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CANADA FX DEBT-C$ rallies as strong domestic growth boosts rate hike bets

* Canadian dollar at C$1.2557, or 79.64 U.S. cents

* Loonie hit weakest intraday since Aug. 18 at C$1.2663

* Bond prices lower across a flatter yield curve

* Canada-U.S. 2-year spread hits narrowest in one month

TORONTO, Aug 31 (Reuters) - The Canadian dollar rallied on Thursday against the U.S. dollar, recovering from a nearly 2-week low, after data showing Canada's economy expanded at the fastest pace in nearly 6 years boosted chances of another interest rate hike from the Bank of Canada. Gross domestic product grew at an annualized 4.5 percent pace, handily topping forecasts for 3.7 percent, as consumers continued to spend and energy exports rose, data from Statistics Canada showed. Separate data showed GDP grew 0.3 percent in June. "If one more (interest rate) hike from the Bank of the Canada wasn't a done deal, this makes it a much easier case," said Andrew Kelvin, senior rates strategist at TD Securities. Chances of a rate hike as soon as next week climbed to one-in-three from around 20 percent before the data, while investors see a greater-than 80 percent chance of a hike by October, data from the overnight index swaps market shows.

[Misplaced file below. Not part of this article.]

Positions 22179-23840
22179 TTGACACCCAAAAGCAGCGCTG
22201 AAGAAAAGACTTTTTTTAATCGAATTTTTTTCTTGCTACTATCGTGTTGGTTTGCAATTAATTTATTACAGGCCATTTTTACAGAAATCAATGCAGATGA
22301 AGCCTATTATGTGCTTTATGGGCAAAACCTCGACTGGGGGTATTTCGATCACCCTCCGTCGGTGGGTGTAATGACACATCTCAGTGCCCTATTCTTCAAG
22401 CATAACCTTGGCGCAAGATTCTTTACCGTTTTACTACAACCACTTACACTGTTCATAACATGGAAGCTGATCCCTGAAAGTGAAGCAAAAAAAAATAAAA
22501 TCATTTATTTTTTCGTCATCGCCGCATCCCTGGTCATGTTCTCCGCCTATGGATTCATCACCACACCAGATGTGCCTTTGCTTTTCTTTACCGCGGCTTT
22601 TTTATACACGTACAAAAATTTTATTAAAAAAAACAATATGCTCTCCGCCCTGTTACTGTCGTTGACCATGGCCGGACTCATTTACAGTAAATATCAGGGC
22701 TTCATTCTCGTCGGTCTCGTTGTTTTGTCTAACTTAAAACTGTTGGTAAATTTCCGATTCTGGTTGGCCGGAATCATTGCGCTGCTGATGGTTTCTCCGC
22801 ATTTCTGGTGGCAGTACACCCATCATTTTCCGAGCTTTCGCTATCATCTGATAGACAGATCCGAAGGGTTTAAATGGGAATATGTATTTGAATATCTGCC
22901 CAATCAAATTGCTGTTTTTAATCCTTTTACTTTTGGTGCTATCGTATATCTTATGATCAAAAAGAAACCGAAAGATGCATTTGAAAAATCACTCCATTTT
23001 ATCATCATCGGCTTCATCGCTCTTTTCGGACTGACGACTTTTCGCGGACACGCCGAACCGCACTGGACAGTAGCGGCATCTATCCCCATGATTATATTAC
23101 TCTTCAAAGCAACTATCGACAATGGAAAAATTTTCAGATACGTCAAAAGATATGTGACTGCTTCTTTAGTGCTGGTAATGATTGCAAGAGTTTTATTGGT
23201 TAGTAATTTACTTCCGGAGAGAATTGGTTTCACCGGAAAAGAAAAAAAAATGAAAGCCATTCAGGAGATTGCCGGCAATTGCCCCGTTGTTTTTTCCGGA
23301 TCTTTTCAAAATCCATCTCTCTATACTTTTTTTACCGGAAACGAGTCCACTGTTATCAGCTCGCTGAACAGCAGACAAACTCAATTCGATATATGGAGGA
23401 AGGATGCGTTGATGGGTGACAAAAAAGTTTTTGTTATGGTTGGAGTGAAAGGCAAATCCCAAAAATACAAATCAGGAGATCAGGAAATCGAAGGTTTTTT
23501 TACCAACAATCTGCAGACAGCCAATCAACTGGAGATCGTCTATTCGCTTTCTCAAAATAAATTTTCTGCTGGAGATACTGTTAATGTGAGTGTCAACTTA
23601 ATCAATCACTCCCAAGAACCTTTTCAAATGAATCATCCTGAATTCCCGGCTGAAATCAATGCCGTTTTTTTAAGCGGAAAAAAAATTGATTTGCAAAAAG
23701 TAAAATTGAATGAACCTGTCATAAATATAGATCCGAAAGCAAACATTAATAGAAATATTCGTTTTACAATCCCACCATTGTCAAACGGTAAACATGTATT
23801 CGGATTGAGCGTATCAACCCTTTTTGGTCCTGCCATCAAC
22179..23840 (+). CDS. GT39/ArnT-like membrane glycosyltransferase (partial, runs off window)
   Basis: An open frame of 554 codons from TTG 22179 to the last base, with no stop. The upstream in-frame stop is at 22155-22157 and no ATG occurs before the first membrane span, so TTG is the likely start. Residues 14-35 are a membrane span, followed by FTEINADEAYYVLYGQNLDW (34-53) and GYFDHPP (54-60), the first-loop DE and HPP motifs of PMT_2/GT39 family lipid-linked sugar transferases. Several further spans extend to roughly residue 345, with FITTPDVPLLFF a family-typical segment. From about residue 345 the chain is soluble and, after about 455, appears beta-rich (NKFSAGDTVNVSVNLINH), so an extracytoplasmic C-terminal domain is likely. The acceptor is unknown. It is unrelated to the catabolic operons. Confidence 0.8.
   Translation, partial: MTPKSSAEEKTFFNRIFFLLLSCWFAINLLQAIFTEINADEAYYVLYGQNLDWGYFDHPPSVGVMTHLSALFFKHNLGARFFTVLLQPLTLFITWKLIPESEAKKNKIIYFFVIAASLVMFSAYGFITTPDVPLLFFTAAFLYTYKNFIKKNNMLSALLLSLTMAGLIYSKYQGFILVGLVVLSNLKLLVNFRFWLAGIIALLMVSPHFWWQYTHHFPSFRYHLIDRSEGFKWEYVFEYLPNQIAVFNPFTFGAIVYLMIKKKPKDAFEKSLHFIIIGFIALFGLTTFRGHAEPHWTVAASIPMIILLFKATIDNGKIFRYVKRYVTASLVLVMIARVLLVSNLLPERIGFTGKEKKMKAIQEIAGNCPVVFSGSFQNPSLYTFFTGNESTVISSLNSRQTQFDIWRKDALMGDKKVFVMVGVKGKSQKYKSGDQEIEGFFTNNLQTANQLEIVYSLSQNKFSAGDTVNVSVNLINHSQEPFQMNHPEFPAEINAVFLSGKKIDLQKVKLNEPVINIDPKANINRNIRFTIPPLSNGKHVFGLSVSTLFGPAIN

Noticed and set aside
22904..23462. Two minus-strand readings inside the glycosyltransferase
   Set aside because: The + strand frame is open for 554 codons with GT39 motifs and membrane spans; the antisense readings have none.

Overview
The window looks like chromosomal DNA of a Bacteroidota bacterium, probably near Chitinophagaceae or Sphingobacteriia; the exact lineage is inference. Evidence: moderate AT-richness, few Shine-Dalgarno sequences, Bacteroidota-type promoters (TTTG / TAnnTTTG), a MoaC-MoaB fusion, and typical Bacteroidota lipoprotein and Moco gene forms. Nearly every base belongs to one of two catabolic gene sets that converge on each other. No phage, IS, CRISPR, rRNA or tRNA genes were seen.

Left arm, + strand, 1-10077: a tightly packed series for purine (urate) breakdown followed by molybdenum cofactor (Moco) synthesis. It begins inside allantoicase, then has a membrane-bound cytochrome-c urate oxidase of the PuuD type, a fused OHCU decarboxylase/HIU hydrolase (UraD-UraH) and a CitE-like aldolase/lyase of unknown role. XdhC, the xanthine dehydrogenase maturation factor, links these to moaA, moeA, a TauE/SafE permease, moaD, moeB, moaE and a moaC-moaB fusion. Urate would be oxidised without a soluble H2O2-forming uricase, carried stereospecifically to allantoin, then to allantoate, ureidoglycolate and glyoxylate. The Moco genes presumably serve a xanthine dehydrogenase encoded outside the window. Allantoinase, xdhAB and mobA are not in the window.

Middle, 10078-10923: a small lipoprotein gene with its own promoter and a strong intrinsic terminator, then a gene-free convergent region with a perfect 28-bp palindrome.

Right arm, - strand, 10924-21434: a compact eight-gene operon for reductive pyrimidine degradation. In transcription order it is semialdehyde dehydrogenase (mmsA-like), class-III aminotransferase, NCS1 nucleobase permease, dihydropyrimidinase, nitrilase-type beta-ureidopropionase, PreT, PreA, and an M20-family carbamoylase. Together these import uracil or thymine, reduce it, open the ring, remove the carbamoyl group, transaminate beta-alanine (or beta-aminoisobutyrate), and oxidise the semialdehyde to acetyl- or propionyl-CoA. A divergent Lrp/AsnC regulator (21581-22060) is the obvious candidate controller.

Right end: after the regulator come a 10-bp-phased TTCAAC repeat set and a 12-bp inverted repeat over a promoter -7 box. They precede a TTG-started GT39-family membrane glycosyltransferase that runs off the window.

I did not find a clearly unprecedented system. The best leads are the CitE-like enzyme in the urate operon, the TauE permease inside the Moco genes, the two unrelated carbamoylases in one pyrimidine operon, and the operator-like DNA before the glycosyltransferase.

The central bank's policy rate sits at 0.75 percent, after it was raised in July for the first time in nearly seven years. Adding to support for the loonie, U.S. crude oil prices rebounded after being pressured this week by storm Harvey, which knocked out almost a quarter of U.S. refineries.

U.S. crude prices were up 1.26 percent at $46.54 a

barrel.

At 9:22 a.m. ET (1322 GMT), the Canadian dollar was

trading at C$1.2557 to the greenback, or 79.64 U.S. cents, up 0.5 percent. The currency's strongest level of the session was C$1.2554, while it touched its weakest since Aug. 18 at C$1.2663.

The U.S. dollar rose against a basket of currencies,

although some gains were pared after data showed U.S. consumer spending rose slightly less than expected in July and annual inflation increased at its slowest pace since late 2015.

Canadian government bond prices were lower across a flatter

yield curve, with the two-year price down 8 Canadian cents to yield 1.28 percent and the 10-year falling

30 Canadian cents to yield 1.871 percent. The gap between the Canadian 2-year yield and its U.S. equivalent narrowed by 4.8 basis points to a spread of -4.9 basis points, its narrowest since July 31.

(Reporting by Fergal Smith; Editing by Bernadette Baum)